Monday, June 2, 2008

Shakespeare in South Asia

In telling the age-old, universal story of young lovers facing unwelcome parental and social pressures, Shakespeare's imagination took him to Athens, Greece. But Tim Supple transported Shakespeare's "A Midsummer Night's Dream" to India, the land of Bollywood where such plots are standard fare. So are the spirits, myths and magic. The south Asian cast playing humans and fairies in this outlandish interpretation hangs from the drapes and climbs up and down a scaffolding delivering lines in five South Asian languages rather than just dance and sing around the trees preferred by Bollywood. Not unlike most Bollywood films, this story does have a happy ending. The music is distinctly Indian combined with elements of Indian acrobatics for most of the action in the forest.

After successfully playing in Delhi, Mumbai, Chennai, Kolkota, Statford-upon-Avon and London, it came to San Francisco in May. It was well received by critics, including Karen DeSouza who wrote for the San Jose Mercury as follows: "Sexual energy explodes from the performances as vigorously as the corps of acrobats, who rip through the walls of the set. The verse must compete with the twitching pulse of feverish flesh. Silk drapes billow through the court; Titania dangles from a satin bower; Demetrius and Lysander chase Helena through a tangled web of elastic bands. The god of Eros reigns supreme in this pageant of visual jewels."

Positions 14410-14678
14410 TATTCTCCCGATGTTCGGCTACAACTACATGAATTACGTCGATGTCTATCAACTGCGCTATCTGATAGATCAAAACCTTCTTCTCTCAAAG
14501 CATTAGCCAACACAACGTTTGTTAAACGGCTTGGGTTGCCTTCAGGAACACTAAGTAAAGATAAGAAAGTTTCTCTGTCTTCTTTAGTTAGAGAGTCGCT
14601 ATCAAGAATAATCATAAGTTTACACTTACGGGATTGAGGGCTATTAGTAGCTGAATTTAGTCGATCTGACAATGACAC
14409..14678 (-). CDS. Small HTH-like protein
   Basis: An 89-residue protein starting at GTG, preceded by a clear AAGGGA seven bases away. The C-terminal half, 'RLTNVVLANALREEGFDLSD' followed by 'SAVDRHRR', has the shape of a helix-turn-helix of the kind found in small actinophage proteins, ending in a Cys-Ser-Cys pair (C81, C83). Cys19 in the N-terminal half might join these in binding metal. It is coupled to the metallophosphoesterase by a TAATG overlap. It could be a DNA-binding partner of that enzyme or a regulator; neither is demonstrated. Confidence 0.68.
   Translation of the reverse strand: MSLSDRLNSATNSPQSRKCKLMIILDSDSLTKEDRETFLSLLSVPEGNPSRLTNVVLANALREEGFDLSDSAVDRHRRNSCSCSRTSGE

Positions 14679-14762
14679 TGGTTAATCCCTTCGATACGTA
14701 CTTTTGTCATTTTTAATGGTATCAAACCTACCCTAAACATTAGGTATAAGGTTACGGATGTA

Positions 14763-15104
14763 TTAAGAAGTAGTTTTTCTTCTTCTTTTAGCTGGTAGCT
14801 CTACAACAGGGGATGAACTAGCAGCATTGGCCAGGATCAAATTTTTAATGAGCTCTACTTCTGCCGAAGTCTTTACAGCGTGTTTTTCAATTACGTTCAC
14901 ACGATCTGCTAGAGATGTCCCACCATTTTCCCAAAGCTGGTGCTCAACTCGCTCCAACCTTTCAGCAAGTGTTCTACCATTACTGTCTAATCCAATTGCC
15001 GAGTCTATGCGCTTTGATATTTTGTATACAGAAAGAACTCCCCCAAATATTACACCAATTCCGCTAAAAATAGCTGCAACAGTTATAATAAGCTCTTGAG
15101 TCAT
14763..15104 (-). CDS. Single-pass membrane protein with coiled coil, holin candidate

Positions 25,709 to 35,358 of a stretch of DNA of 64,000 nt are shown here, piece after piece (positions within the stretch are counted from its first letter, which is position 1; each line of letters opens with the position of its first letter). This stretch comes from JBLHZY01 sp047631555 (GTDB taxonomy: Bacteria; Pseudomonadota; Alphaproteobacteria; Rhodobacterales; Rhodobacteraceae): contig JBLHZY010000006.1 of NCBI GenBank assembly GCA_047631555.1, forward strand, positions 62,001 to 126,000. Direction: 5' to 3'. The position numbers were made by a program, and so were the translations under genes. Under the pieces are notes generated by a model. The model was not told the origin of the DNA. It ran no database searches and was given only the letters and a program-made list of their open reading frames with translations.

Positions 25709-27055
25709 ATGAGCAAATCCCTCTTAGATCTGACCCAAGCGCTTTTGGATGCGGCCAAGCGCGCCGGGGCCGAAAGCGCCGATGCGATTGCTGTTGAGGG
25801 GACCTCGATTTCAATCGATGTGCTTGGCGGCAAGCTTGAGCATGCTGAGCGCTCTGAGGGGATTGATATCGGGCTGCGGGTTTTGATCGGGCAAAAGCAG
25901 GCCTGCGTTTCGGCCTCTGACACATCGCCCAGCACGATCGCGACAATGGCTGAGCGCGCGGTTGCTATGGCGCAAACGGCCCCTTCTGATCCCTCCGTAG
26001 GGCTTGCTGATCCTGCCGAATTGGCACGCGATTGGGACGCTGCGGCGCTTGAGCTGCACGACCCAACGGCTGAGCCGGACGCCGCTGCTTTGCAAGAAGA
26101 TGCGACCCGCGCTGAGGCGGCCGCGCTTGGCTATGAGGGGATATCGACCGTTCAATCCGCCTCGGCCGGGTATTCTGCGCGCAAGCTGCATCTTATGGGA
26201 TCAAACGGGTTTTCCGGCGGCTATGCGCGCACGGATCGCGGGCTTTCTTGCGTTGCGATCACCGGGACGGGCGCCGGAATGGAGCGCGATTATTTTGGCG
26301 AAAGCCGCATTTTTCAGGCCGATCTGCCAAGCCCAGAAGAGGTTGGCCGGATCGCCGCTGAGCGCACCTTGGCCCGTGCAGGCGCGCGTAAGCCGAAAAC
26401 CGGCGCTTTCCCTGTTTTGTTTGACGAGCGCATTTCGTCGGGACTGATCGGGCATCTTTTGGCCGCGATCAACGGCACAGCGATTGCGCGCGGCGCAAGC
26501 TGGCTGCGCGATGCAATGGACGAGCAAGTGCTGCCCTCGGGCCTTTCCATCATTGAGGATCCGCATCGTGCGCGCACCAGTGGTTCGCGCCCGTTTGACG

Having seen such rave reviews, my family and I went to the San Francisco performance at the Curran theater with capacity crowd of mostly white American theatergoers. It was interesting to see how the South Asian languages did not present a barrier for the West Coast audience as they enjoyed and laughed along with the acrobatics and antics of Puck and other cast members speaking mostly Hindi/Urdu and four other South Asian languages, in addition to a little bit of English. Clearly, the knowledge and familiarity of Shakespeare's play was helping the audience appreciate the extraordinary performance.

Here's a brief rundown of the cast and the languages in the San Francisco performance:

Ajay Kumar(Philostrate/Puck), Hindi, English
Archana Ramaswamy(Hippolyta/Titania), Malayalam, English
Chandan Sanyal(Lysander), Bengali, English
Faezeh Jalali(Peaseblossom), English
Joy Fernandes(Bottom), English, Marathi
Joyraj Bhattacharya(Flute), Bengali, English, Hindi
Prasana Mahagamage(Demetrius), Sinhala, English
Shanaya Rafaat(Helena), English
Vivek Mishra(Quince), Hindi, English
Yuki Ellias(Hermia), English, Bengali
P R Jijoy(Theseus/Oberon), Malayalam, Hindi, Sanskrit

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